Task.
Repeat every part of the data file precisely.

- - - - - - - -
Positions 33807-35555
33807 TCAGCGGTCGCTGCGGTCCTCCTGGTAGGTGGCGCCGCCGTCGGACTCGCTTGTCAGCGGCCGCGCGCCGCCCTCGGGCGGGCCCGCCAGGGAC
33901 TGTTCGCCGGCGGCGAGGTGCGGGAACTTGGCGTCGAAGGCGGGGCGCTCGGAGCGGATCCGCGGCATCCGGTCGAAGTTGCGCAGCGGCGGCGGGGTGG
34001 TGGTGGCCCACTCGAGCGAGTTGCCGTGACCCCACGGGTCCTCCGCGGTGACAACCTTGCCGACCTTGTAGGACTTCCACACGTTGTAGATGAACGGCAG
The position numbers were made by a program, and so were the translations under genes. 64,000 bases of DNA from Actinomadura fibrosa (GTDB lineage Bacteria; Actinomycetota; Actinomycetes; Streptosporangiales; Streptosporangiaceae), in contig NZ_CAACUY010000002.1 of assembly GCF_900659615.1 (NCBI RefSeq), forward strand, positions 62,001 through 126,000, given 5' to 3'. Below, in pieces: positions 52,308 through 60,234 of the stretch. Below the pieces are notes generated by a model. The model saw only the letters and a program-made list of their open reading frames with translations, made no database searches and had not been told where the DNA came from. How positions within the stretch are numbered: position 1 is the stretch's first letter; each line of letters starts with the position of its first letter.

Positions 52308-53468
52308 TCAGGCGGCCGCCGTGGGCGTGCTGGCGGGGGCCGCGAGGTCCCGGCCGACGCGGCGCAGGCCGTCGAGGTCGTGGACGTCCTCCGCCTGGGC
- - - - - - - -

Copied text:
Positions 33807-35555
33807 TCAGCGGTCGCTGCGGTCCTCCTGGTAGGTGGCGCCGCCGTCGGACTCGCTTGTCAGCGGCCGCGCGCCGCCCTCGGGCGGGCCCGCCAGGGAC
33901 TGTTCGCCGGCGGCGAGGTGCGGGAACTTGGCGTCGAAGGCGGGGCGCTCGGAGCGGATCCGCGGCATCCGGTCGAAGTTGCGCAGCGGCGGCGGGGTGG
34001 TGGTGGCCCACTCGAGCGAGTTGCCGTGACCCCACGGGTCCTCCGCGGTGACAACCTTGCCGACCTTGTAGGACTTCCACACGTTGTAGATGAACGGCAG
The position numbers were made by a program, and so were the translations under genes. 64,000 bases of DNA from Actinomadura fibrosa (GTDB lineage Bacteria; Actinomycetota; Actinomycetes; Streptosporangiales; Streptosporangiaceae), in contig NZ_CAACUY010000002.1 of assembly GCF_900659615.1 (NCBI RefSeq), forward strand, positions 62,001 through 126,000, given 5' to 3'. Below, in pieces: positions 52,308 through 60,234 of the stretch. Below the pieces are notes generated by a model. The model saw only the letters and a program-made list of their open reading frames with translations, made no database searches and had not been told where the DNA came from. How positions within the stretch are numbered: position 1 is the stretch's first letter; each line of letters starts with the position of its first letter.

Positions 52308-53468
52308 TCAGGCGGCCGCCGTGGGCGTGCTGGCGGGGGCCGCGAGGTCCCGGCCGACGCGGCGCAGGCCGTCGAGGTCGTGGACGTCCTCCGCCTGGGC